Chelsea 0-1 Manchester United
It's advantage United at half-time in the all-English Champions League quarter-final, thanks to Wayne Rooney's second opening goal in two missions on Chelsea's manor and a sterling rearguard action.
While the Reds won't be as comfortable as Real Madrid (4-0), Schalke (5-2) and Barcelona (5-1) heading into next week's second legs, Sir Alex Ferguson's men will still be favourites to reach the semi-finals after this psychologically significant win at Stamford Bridge. It was United's first victory in Chelsea's backyard since April 2002 when Rooney was a sixteen year-old still awaiting his senior Everton debut and the Reds were chasing, ultimately in vain, a fourth successive league title.
Rio Ferdinand - United's major signing in that same year, 2002 - returned to the Reds' line-up for his first appearance since 1 February and made a confident start, beating the diving Fernando Torres to a low ball in from the right. The same Chelsea striker buzzed around the United area in the early stages but his only shot on target was straight at Edwin van der Sar, also back in action after missing the weekend's win at West Ham.
More Wayne Rooney headlines flashed in front of our eyes momentarily when he collapsed in pain in the third minute, after Michael Essien’s raised studs caught the Reds forward on the top of the foot. Fortunately Rooney recovered, while his Ghanaian assailant escaped a caution.
United’s first corner appeared to cause some panic in the Chelsea ranks, with Didier Drogba making a hash of his clearance but then redeeming himself with a vital diversion of Ji-sung Park’s shot. The fit-again Korean scored when United last gleaned a positive result at Stamford Bridge – 1-1 in September 2008 – so it was no surprise to see him starting again, for only the second time since Boxing Day.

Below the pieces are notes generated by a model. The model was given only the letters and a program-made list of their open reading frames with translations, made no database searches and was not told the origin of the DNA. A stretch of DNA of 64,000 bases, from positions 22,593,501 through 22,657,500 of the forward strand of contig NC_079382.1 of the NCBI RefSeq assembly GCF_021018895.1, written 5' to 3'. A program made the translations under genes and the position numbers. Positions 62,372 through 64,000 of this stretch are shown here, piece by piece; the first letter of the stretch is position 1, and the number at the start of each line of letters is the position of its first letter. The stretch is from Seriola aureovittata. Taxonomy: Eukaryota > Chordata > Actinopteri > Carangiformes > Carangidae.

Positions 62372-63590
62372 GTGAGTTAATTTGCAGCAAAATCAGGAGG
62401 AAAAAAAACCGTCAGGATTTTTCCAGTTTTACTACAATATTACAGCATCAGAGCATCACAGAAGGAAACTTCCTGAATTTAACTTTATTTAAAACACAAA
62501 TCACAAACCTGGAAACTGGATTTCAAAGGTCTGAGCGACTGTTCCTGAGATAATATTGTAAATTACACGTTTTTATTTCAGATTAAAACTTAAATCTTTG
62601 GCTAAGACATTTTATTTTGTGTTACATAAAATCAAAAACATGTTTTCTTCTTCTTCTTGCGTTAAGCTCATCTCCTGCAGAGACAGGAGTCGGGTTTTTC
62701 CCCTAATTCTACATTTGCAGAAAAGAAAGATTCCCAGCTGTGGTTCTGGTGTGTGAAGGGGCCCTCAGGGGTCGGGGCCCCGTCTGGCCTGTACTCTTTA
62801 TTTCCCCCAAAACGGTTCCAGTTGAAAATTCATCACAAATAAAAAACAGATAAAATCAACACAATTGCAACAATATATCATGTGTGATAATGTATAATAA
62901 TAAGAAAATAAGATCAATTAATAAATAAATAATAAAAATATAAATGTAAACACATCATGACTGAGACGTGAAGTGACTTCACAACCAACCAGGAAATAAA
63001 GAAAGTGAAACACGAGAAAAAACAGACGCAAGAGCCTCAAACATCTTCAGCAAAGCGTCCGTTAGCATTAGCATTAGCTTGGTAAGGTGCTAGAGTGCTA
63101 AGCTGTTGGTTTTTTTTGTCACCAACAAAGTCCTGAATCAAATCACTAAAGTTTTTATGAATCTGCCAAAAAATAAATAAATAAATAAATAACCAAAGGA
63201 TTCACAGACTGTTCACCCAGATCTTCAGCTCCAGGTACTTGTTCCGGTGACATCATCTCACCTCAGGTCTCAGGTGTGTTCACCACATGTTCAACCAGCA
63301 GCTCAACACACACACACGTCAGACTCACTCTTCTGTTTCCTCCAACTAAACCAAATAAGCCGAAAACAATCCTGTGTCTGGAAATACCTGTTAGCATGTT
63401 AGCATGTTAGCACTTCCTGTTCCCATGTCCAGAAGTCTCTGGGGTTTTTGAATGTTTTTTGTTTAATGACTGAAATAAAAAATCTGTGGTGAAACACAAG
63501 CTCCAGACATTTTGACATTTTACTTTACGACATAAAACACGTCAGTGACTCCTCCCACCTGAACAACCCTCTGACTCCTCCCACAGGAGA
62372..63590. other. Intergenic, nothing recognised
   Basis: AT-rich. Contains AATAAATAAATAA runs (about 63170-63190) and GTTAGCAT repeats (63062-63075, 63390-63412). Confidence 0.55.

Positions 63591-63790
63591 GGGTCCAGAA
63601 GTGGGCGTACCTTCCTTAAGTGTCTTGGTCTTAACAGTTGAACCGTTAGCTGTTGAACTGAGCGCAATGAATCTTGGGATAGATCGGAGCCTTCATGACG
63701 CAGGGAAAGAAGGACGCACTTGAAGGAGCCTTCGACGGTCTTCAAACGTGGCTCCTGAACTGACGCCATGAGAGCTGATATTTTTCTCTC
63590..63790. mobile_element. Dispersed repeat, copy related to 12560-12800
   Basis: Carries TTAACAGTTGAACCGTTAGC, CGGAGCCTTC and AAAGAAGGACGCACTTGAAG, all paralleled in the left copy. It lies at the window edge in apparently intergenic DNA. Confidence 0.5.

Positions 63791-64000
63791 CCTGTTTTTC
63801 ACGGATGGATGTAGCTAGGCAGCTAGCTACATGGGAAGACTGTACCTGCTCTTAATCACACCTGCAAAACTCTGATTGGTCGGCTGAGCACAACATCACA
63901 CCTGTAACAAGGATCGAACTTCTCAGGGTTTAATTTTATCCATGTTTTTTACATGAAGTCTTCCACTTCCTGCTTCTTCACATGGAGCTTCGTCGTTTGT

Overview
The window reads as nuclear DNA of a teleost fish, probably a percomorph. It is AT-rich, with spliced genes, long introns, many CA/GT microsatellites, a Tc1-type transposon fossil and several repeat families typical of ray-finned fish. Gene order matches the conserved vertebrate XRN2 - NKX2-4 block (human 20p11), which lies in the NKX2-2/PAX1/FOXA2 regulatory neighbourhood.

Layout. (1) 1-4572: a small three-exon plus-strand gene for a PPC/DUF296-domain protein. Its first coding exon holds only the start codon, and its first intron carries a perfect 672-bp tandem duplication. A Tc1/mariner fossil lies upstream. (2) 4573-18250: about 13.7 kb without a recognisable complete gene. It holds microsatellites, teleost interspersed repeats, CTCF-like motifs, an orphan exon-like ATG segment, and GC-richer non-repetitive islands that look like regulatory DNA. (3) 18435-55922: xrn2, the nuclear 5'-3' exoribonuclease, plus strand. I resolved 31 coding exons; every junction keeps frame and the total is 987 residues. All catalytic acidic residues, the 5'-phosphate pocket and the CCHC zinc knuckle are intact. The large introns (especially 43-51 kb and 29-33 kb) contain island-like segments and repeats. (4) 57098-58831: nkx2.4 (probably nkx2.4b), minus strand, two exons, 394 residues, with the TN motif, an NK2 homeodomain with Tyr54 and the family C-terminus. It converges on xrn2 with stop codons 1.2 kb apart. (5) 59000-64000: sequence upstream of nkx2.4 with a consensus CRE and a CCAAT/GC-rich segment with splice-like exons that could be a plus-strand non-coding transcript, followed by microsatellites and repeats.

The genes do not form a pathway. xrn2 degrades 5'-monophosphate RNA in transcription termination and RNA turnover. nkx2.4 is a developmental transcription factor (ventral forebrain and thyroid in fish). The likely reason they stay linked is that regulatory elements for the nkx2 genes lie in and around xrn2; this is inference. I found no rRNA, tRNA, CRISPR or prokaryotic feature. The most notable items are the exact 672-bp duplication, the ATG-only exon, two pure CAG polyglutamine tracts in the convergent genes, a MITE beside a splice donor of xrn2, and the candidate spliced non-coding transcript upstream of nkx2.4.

Drogba’s better known for business at the other end, of course, and he almost capped Chelsea’s decent opening to this tie when he powered a rising shot towards goal, only to see van der Sar’s fingertips flick the effort over the crossbar.
The Dutchman’s intervention enabled the Reds to draw first blood instead. Michael Carrick instigated the attack with a diagonal ball out to the left wing but it was the sublime first touch from Ryan Giggs that really took the breath away. Certainly the Chelsea rearguard were left gasping for air as the oldest outfield player on the pitch advanced past Bosingwa and pulled the ball back for Rooney – who else – to slot home, in off the base of the far post.
After 24 minutes, the vital away goal sought by Sir Alex Ferguson was in the bag and with it, a notable Champions League feat for Rooney – the fifth straight year in which he’s scored at the quarter-final stage. Moments later there was a concern that Wayne’s vital contribution would be his last, when another clumsy challenge – this time from Ramires – left him wincing. But Rooney is made of sterner stuff, especially when he has the scent of more goals in his nostrils after notching four in five days in London.
Torres famously can’t buy a goal, of course; even when he was played into space beyond the United back four, a heavy touch enabled Vidic to catch up and then pick him up angrily after the Spaniard went down too easily, without any contact. Spanish referee Alberto Undiano Mallenco didn’t show the first yellow card to Torres for his tumble – that dubious honour was reserved for Yury Zhirkov, after a high kick to Javier Hernandez’s head.
There were chances at both ends as the half ended dramatically. Cech saved well from Rooney; then Evra rode to United’s rescue with a brilliant goalline clearance to deny Lampard after Torres’ flick beat van der Sar but came back off the right-hand post. The Chelsea pair both lacked power in their connections but all the same, Evra’s alertness and agility deserve great credit as the Reds entered the break still 1-0 up.
The half-time lead survived an early scare when Ramires despatched a free header wide, shortly before Sir Alex was forced into his first substitution. Rafael was stretchered off after a collision with Drogba, but just as he did on Saturday, the United manager declined to send on a defender.